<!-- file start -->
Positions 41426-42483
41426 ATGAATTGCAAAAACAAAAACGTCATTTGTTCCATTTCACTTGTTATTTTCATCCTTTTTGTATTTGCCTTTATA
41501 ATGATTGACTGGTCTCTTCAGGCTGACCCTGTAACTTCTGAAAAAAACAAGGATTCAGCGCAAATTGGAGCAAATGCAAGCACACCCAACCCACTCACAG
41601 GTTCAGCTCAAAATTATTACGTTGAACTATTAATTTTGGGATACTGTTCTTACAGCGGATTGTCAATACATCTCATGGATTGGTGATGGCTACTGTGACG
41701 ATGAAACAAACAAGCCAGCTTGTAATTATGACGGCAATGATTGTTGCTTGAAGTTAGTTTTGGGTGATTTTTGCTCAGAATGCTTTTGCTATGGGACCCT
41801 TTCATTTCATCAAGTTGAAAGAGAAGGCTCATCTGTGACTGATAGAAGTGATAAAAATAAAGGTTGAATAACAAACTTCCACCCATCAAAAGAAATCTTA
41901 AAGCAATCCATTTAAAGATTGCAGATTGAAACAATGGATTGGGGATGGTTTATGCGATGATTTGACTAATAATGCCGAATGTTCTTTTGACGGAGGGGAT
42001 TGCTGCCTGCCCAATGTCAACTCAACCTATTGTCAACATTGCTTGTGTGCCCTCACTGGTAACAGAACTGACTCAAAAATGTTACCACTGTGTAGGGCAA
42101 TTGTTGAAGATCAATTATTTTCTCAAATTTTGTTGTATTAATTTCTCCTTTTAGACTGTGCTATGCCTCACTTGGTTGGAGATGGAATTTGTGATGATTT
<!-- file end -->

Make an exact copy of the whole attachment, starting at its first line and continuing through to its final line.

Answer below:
Positions 41426-42483
41426 ATGAATTGCAAAAACAAAAACGTCATTTGTTCCATTTCACTTGTTATTTTCATCCTTTTTGTATTTGCCTTTATA
41501 ATGATTGACTGGTCTCTTCAGGCTGACCCTGTAACTTCTGAAAAAAACAAGGATTCAGCGCAAATTGGAGCAAATGCAAGCACACCCAACCCACTCACAG
41601 GTTCAGCTCAAAATTATTACGTTGAACTATTAATTTTGGGATACTGTTCTTACAGCGGATTGTCAATACATCTCATGGATTGGTGATGGCTACTGTGACG
41701 ATGAAACAAACAAGCCAGCTTGTAATTATGACGGCAATGATTGTTGCTTGAAGTTAGTTTTGGGTGATTTTTGCTCAGAATGCTTTTGCTATGGGACCCT
41801 TTCATTTCATCAAGTTGAAAGAGAAGGCTCATCTGTGACTGATAGAAGTGATAAAAATAAAGGTTGAATAACAAACTTCCACCCATCAAAAGAAATCTTA
41901 AAGCAATCCATTTAAAGATTGCAGATTGAAACAATGGATTGGGGATGGTTTATGCGATGATTTGACTAATAATGCCGAATGTTCTTTTGACGGAGGGGAT
42001 TGCTGCCTGCCCAATGTCAACTCAACCTATTGTCAACATTGCTTGTGTGCCCTCACTGGTAACAGAACTGACTCAAAAATGTTACCACTGTGTAGGGCAA
42101 TTGTTGAAGATCAATTATTTTCTCAAATTTTGTTGTATTAATTTCTCCTTTTAGACTGTGCTATGCCTCACTTGGTTGGAGATGGAATTTGTGATGATTT